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will goats spread thistle seeds by eating them?  RSS feed

Annie Hope
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I went down the back of an unused paddock and found some thistles there. Most are still in bud, but some are starting to spread seed (we are in New Zealand summer). Husband has been rostered to work 76 hours this week, and cutting thistles with a baby is not the easiest. I am wondering if I should let the goats in to eat the buds and stop the rest going to seed and spreading, but I am worried that they will eat the mature seed and then spread that in their droppings. Will goats eat seeding thistles, and will the seeds be viable at the the other end, or will they probably digest them?

Kari Gunnlaugsson
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Hi Annie..

good question, and it got me looking. I found a paper in New Zealand Plant Protection on a study testing seed viability in goat feces. They aren't thistles that i am familiar with, but if you are from new zealand you probably know them...californian thistle, scotch thistle, and variegated thistle. (i wonder if scotch thistle is what we call canadian thistle? for some reason they didn't feel inclined to include the scientific names, grumble)

Anyway it looks pretty promising. Here's from the study:

"Of particular
interest is their efficiency at destroying thistle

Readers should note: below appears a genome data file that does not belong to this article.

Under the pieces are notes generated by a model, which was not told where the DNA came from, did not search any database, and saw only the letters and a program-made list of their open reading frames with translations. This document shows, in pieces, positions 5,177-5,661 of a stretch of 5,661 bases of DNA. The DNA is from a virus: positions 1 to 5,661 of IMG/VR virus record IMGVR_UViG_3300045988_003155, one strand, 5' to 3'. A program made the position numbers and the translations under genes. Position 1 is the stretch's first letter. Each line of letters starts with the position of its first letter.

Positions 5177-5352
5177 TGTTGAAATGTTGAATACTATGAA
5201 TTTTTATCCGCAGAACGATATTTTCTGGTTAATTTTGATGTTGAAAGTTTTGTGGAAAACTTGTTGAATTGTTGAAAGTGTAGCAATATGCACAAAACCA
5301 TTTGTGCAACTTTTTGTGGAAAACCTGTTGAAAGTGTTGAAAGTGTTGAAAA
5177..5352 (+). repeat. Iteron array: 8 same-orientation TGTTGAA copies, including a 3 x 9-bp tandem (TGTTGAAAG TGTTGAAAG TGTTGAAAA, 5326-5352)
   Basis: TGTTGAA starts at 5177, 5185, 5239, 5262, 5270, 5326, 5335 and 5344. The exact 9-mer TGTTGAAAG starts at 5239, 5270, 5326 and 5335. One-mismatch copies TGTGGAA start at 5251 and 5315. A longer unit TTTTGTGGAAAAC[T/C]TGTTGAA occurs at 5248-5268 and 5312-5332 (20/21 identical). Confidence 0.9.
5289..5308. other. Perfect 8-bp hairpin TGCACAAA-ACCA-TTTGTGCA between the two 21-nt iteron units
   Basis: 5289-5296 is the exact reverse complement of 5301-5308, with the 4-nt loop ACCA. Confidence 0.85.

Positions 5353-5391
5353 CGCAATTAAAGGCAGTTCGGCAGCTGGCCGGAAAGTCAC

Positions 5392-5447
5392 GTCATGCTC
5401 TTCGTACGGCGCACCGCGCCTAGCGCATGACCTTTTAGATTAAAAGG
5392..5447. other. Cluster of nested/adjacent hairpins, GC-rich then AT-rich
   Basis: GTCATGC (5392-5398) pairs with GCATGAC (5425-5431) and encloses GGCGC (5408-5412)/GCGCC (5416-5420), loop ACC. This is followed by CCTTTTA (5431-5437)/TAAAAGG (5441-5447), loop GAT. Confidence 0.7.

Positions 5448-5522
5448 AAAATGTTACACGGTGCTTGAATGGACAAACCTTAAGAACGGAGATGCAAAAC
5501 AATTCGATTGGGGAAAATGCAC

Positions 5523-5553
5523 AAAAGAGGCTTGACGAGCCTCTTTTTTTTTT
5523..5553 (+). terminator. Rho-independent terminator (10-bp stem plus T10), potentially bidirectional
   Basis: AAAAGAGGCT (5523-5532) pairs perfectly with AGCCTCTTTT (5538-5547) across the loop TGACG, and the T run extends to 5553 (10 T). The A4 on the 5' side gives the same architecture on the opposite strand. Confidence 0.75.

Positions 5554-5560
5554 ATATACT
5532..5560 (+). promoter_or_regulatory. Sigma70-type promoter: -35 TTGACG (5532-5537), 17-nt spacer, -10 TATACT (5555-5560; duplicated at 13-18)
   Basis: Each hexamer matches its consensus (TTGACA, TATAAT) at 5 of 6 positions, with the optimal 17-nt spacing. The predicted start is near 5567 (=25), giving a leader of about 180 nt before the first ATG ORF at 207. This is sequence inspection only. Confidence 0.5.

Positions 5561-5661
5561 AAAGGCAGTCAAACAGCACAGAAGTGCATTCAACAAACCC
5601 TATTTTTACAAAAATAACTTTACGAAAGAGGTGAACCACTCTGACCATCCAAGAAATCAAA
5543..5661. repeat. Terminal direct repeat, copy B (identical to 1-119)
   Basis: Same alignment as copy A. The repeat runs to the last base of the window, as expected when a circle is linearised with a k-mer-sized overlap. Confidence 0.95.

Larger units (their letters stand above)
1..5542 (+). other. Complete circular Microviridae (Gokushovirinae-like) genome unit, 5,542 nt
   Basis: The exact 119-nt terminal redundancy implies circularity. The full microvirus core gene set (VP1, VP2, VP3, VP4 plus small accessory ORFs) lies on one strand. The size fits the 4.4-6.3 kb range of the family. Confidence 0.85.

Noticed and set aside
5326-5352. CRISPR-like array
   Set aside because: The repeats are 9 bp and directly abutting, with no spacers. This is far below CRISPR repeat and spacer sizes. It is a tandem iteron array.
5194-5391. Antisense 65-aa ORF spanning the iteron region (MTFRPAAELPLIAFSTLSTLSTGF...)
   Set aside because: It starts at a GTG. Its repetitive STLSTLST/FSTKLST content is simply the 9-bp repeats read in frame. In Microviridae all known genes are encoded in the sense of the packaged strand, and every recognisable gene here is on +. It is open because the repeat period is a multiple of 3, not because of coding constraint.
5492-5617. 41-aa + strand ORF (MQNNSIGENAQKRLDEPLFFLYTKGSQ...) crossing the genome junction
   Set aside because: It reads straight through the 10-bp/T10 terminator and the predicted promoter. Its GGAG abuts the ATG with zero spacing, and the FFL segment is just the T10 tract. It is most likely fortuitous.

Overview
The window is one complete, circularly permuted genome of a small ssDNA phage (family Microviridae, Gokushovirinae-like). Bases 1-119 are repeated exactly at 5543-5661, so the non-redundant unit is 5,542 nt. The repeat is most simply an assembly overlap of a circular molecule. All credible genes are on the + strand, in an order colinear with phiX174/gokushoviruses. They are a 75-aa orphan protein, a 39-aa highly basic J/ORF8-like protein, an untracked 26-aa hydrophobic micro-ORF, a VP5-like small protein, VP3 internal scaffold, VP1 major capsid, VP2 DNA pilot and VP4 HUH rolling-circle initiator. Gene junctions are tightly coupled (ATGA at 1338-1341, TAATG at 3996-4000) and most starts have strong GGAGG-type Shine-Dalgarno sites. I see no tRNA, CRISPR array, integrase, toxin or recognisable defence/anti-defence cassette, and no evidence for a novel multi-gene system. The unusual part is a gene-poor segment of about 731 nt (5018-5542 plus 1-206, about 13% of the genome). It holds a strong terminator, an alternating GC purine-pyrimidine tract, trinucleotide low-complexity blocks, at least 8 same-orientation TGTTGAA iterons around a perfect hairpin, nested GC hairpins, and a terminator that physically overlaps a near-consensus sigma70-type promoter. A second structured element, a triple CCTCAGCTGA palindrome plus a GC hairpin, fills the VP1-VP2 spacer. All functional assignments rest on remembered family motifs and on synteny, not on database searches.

species, since goats are known to eat their flower
and seed-heads. The present results suggest that
94% of all viable seeds of Californian thistle
are destroyed by their passage through goats.
Destruction is even more pronounced for Scotch
thistle (96%) and variegated thistle (99.5%), as
shown in Table 1."

I think I'd go for it, especially if most are still in the bud stage. If you were worried about it maybe you could contain them to that paddock for a period after they've grazed the seed heads, to let everything 'run through'?

Anyway, here is the link to the paper for you..
Recovery and viability of seeds ingested by goats

I need to get myself some goats!
Alison Thomas
Posts: 933
Location: France
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What brilliant news and thanks for finding the paper Kari. Yes scotch thistle is indeed canadian thistle, sometimes called creeping thistle. Right, my goats need to be moved this summer into the south field.
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